April 16, 2024


Parasitic tapeworm larvae were found in a man’s brain after weeks of worsening migraines, which researchers believe were caused by his consumption of undercooked bacon.

In a report released last week, the American Journal of Case Reports documented an unidentified 52-year-old American man who experienced weekly migraines that did not respond to medication.

The man denied traveling to “high risk areas”. [for] food security and lived at home with his wife and cat in a modern house”, According to the report. Upon further questioning, the man revealed that he did have a preference for “lightly cooked, non-crispy bacon” which he had eaten for most of his life.

After a CT scan on the man, Florida researchers found numerous fluid-filled sacs, or cystic foci, in his brain. With no mass effects from a possible tumor growing on his brain or hydrocephalus, a build-up of fluid in brain cavities, researchers were suspicious of congenital neuroglial cysts.

After being admitted to the hospital, the man tested positive for cystic fibrosis antibodies. He was then diagnosed with neurocysticercosis, a preventable parasitic infection caused by larval systems of the pig tapeworm Taenia solium.

“This can only be speculated, but given our patient’s penchant for uncooked pork and benign exposure history, we favor that his cysticercosis was transmitted by autoinfection to improper hand washing after he himself contracted taeniasis from his eating habits,” researchers said. said. said.

The man was then prescribed anti-inflammatory and anti-parasitic medication including dexamethasone, albendazole and praziquantel, and was successfully treated.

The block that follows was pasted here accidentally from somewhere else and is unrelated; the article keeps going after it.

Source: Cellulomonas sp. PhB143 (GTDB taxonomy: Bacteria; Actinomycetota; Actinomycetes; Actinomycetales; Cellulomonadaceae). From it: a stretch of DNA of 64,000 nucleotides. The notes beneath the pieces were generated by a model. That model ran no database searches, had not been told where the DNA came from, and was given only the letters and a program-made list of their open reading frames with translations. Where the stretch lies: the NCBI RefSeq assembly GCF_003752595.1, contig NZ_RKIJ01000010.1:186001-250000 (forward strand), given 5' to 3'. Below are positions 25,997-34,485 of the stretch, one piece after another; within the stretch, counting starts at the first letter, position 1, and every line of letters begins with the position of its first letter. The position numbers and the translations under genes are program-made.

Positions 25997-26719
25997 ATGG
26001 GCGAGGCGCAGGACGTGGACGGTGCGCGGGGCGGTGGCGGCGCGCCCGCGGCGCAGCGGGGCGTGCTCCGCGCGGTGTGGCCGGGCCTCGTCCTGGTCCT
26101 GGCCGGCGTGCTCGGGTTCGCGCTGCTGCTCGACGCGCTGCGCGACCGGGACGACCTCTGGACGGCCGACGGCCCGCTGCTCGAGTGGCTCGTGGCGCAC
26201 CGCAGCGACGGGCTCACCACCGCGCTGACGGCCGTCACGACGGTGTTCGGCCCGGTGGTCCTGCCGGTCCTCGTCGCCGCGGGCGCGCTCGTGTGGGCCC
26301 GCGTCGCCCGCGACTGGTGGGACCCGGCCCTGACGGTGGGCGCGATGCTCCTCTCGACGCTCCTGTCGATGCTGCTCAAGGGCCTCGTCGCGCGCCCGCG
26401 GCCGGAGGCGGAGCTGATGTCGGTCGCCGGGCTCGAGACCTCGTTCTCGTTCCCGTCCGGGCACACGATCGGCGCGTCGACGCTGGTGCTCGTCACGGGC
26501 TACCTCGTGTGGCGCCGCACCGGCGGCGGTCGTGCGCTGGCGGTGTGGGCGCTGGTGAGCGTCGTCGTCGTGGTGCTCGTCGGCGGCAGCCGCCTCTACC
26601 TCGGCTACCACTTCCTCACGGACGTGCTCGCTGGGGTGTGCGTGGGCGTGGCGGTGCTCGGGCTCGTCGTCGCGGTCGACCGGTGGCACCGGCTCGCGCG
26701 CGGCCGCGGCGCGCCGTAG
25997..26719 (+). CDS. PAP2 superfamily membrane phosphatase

Researchers added: “The treatment of neurocysticercosis is controversial. Antiparasitic drugs such as praziquantel or albendazole have sufficient activity against Taenia solium, but there are concerns that most of the inflammation occurs when the cysts are killed, giving some clinicians pause when considering treatment. After a risk-benefit discussion, our patient finally decided to pursue definitive treatment with albendazole.”

Neurocysticercosis is contracted when a person ingests microscopic tapeworm eggs. According to the Centers for Disease Control and Prevention (CDC), if a person eats uncooked, contaminated pork and gets an intestinal tapeworm infection, the person passes the eggs in their feces. If they don’t wash their hands after using the bathroom, they can contaminate food or surfaces with feces that contain the eggs. These eggs can then be ingested by someone else if they consume contaminated food.

Once the eggs enter the body, they hatch and become larvae, which sometimes then implant themselves in the brain, which in turn causes neurocysticercosis. Symptoms of the disease can vary depending on the location of the lesions, the number of parasites and the host’s immune response, According to Medscape. Possible symptoms include epilepsy, headache and dizziness and stroke.

Although the disease occurs worldwide, the highest infection rates are found in areas of Latin America, Asia and Africa that have poor sanitation and free-range pigs with access to human feces, the CDC reports.

It adds that there are an estimated 1,000 new hospitalizations for neurocysticercosis in the US each year, with cases reported more frequently in New York, California, Texas, Oregon and Illinois. Currently, neurocysticercosis is considered a neglected parasitic infection by the CDC – a classification for a group of diseases that result in significant illness among those infected and that are often poorly understood by healthcare professionals.



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